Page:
lou bevacqui

Finding Purpose in Discomfort: It’s All Training


The bus is full, the air thin, and my head is pounding.  This is the bus mind you.  

Now?  Now it’s the flight.  The seven hour flight.  Baby crying, less seat room, coughing to the right, over sharing conversation to the left, no air, complaining, whining (not just my mental blathering, but literally passengers by me), and no movement.  That’s a thing for me.  None.  Well… except for “going to the hole, Boss!” (Cool Hand Luke prison movie reference).

I’m bone-travel-tired, the kind of fatigue you get from NOT doing anything.  The mental fatigue is from judging myself for my discomfort, physical and mental, and letting myself get affected by it. 

But what if I could see it as training?

You might be thinking to yourself, “What kind of masochistic training do you speak of, Lou?”  

The Buddists call it shenpa: the ‘not-so- subtle’ energy that arises in us when our uncomfortable emotions are triggered.  It is the emotional combustion that sets off our anger, our irritation, our discursive thinking. This becomes a catch 22 between the shenpa and our unhelpful feelings until we either become slaves to our passions and lash out, or shove them down inside of us only to have them come out at a later time.

But what can be done? Seriously, how can you use these everyday, simple annoyances to build your tolerance for emotional discomfort, so you can have choice over their effects on you in the truly difficult and serious moments in your life?

See your discomfort as training – look, chances are at some point in your life you lifted a weight, trained for a 5k, a swim meet, something physical right?  The more you did those hard things the more your tolerance increased for the physical and mental pains you’d endure.  When you see your everyday discomfort as training, you are training for your life.  Training to keep your emotional seat when uncomfortable, training to remain centered and open to your experiences instead of being closed off and armoring up.  Ok, now once you’ve  settled into this mindset…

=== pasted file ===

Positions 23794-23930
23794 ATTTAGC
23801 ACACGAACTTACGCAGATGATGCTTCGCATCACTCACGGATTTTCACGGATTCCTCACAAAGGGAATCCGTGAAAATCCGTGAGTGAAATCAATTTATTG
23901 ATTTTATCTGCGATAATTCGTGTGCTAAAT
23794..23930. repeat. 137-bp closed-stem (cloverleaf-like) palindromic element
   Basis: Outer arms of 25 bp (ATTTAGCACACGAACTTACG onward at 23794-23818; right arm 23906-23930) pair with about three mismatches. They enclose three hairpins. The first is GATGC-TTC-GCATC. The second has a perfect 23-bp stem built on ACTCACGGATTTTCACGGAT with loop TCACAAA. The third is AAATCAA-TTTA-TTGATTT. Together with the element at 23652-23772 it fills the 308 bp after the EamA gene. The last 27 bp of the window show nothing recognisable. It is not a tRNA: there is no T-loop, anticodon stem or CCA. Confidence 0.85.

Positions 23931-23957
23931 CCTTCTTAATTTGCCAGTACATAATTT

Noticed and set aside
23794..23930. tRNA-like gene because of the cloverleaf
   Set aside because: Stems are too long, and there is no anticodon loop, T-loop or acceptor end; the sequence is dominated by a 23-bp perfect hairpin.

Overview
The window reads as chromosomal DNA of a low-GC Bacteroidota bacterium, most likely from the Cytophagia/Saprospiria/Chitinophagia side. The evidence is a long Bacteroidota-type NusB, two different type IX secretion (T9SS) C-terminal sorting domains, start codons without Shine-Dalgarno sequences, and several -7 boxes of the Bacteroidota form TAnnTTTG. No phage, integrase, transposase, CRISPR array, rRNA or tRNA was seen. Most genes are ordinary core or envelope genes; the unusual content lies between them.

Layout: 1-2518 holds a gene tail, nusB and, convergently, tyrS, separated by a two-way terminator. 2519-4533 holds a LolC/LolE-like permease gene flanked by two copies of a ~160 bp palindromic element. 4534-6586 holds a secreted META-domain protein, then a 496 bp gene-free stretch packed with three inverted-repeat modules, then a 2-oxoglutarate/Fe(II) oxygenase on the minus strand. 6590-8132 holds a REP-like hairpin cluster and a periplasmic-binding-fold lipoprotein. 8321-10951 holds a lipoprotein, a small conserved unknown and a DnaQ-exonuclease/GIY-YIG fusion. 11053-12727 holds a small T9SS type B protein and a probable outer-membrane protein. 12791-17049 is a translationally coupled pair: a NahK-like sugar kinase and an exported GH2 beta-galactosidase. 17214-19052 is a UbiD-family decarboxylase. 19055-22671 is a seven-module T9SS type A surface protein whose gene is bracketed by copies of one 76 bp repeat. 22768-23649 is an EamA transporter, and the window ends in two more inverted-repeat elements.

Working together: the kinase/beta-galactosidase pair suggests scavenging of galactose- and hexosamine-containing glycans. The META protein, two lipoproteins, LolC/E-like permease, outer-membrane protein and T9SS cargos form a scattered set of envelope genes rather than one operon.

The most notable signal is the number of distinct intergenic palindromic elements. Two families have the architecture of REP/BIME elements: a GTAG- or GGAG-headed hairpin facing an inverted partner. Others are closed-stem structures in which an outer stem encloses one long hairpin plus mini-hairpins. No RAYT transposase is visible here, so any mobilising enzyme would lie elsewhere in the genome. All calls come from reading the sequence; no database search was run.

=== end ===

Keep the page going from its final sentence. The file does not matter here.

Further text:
Allow yourself to fully experience your feelings – Sorry.  The above paragraph isn’t instructions on how to avoid what’s going on inside of you or how you feel about it so you can dodge the ol’ discomfort bullet again (that would be respression 😊).   This is where the courage comes in, where you get your emotional hands dirty, and actually feel and label what it is that your feeling.  Why do this?  Simple – the minute you know what’s going on inside you, you go from allowing that Anger or Fear to own you, to you owning that you are “experiencing” the emotion.  Nothing more.  You have choice now whether you want to fan the flames of that emotion if it’s serving you, OR… 

Make choices to feel differently – You may not be able to get off the bus, leave the party, take the night off from being a parent, or jump off the plane (let’s hope it’s tighter security than that), but you can choose how you think about it (thinking is an action, again… back to seeing this all as training).  What would make you feel differently at this moment? What external or internal actions can you take now—right now—that will leave you in control of your emotions, your thoughts, your actions, and your life?  The choice is always ours.

I’d like to tell you that, after writing this, I became the master of my emotions and saw the seven hour plane ride as a prime training opportunity. The truth is, the screen in my seat was broken, so I couldn’t numb by watching a movie. The baby’s cries got louder, and my ability to tolerate the discomfort of the plane seat grew worse by the minute! But I know this, it was good training, and it will continue to be good training on the plane ride back, and each day during my vacation and even when I return home. My ability to go through the steps I described above will go more smoothly and will be more successful each time, so that I will have choice!

If you would like to learn tools and skills to help you improve your emotional aptitude, reduce your emotional isolation, lessen your avoidance of shame, fear, and anxiety, and enable yourself to reach your goals, break old habits, or create new ones, I can help. I provide emotional resilience coaching, so you can achieve your goals.  We can meet either virtually or in person at my office in Waterbury, Vermont.  Just click the button or the link below for a free consultation and let’s talk. 

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